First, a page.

Remotely Entertaining

Washington City Paper | June 30, 2006
The word “hell” has long been associated with watching a movie starring Adam Sandler. OK, not every movie starring Adam Sandler, but the Little Nickys have a way of making you forget all about the Punch-Drunk Loves. With Click, it seems as if we’ll be getting more of the same: weak premise, weaker writing, and Sandler’s sophomoric jackassery.

Thing is, sometimes a little sophomoric jackassery works. That’s not to say Click is a good movie. But parts of it are unexpectedly entertaining and, if you’re a perennial It’s a Wonderful Life weeper and prepared to forgive some heavy-handedness, even touching. The setup is typical Hollywood: Michael (Sandler) is a successful architect working overtime to make partner. Of course, that means he’s neglecting his fabulous personal life, which includes Donna (Kate Beckinsale), his gorgeous wife, and Samantha and Ben (Tatum McCann and Joseph Castanon), his adorable little kids. One night, tired of having trouble simply trying to turn on the TV, fer cryin’ out loud, Michael inexplicably drives past a Best Buy to shop for a universal remote at Bed Bath & Beyond.

Aha, that’s why scripters Steve Koren and Mark O’Keefe bend the rules of consumer logic: Michael finds the store’s Beyond section, a storage room/lab at the end of a long hallway, itself hidden behind a decidedly un-chain-store-looking door. Mad scientist Morty (Christopher Walken) appears to offer Michael what he’s looking for, but with the twist it’s not a universal remote—it’s a remote to control the universe! So now Michael can mute his dog, fast-forward through fights with Donna and dinners with his parents (Henry Winkler and Julie Kavner), revisit his childhood, and pause infuriating moments so he can, oh, slap the shit out of his smug boss (David Hasselhoff). It’s all dandy until, TiVo-like, the remote builds up a memory and begins to FF automatically through events it thinks Michael will want to skip. Koren and O’Keefe, who last worked together on the Jim Carrey vehicle Bruce Almighty, seem to have something of a line in mixing low comedy and highfalutin cosmology.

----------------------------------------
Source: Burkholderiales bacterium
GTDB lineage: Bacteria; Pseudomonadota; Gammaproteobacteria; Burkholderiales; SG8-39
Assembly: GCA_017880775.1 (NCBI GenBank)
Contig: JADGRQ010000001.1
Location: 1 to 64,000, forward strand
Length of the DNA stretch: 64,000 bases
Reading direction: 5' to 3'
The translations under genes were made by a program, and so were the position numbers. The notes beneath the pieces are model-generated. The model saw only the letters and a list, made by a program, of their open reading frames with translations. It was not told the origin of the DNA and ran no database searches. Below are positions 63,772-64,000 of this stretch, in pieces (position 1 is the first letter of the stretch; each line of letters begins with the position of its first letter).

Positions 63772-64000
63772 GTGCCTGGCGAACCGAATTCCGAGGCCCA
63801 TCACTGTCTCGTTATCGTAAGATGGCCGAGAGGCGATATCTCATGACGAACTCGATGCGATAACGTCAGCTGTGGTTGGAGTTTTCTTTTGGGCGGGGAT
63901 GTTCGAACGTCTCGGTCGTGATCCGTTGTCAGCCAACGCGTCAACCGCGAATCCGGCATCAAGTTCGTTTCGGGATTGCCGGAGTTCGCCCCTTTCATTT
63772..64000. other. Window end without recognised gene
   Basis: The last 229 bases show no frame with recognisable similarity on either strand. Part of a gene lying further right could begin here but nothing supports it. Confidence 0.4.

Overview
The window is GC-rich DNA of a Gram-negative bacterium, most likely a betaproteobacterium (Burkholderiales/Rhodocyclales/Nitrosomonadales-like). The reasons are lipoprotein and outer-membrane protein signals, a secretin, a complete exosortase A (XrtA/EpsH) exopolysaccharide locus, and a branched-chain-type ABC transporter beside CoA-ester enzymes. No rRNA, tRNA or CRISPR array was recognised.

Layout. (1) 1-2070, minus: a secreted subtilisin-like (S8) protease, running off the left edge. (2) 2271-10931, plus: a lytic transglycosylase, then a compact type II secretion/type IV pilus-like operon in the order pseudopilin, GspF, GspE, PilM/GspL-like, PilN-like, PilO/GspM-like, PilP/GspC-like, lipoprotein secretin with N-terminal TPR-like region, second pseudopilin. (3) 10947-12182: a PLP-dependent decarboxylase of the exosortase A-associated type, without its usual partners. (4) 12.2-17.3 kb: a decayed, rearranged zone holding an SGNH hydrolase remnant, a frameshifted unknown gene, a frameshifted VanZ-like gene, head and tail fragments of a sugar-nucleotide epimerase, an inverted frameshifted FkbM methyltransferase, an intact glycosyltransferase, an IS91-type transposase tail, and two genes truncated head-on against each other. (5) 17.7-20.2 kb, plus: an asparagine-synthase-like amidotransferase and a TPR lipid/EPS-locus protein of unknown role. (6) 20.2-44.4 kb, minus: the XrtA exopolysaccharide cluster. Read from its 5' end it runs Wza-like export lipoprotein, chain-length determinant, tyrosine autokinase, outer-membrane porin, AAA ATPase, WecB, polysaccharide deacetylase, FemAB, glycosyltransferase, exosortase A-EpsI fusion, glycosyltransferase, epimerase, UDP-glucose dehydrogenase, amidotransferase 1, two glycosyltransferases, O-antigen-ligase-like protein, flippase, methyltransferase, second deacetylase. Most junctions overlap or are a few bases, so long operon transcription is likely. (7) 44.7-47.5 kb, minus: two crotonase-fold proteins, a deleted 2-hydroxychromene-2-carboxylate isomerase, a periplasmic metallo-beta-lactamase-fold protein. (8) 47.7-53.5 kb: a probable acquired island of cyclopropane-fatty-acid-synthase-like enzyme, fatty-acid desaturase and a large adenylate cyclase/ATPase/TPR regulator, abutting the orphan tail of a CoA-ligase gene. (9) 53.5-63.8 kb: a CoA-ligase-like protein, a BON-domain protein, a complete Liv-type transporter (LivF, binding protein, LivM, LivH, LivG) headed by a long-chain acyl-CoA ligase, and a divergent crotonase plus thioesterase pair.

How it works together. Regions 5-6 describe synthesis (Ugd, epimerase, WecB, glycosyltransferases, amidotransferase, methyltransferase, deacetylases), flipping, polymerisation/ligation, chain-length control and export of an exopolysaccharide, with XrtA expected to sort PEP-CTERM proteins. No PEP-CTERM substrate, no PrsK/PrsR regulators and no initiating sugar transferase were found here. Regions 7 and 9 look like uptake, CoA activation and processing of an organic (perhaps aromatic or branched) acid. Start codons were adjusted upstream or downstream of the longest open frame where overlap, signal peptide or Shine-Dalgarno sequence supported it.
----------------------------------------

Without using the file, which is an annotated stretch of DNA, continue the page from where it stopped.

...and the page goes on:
Like several Sandler characters of the recent past, Michael isn’t manic or obnoxious but a believable workaholic who’s so focused on career goals that he puts off his family just this once, just this once again, and he swears this time will be the last. Yeah, the comedy tends toward running gags about a dog humping a stuffed duck and Michael taunting the obnoxious kid next door. (“My father’s stereo is a Bose!” “Your father’s stereo blows? That’s too bad!”) But the film takes a tight swerve toward drama as the characters age (ignore the hideously orange mask Winkler appears to be wearing in a young-dad flashback) and tragedies unfold and lessons are learned.

Indeed, the really funny thing about this movie is, magic remote excepted, how surprisingly successful it is in reflecting the ups and downs of everyday life. As cosmic jokes go, Click probably isn’t as heavenly as Koren and O’Keefe imagined it. But it isn’t as hellish as you imagined it, either.

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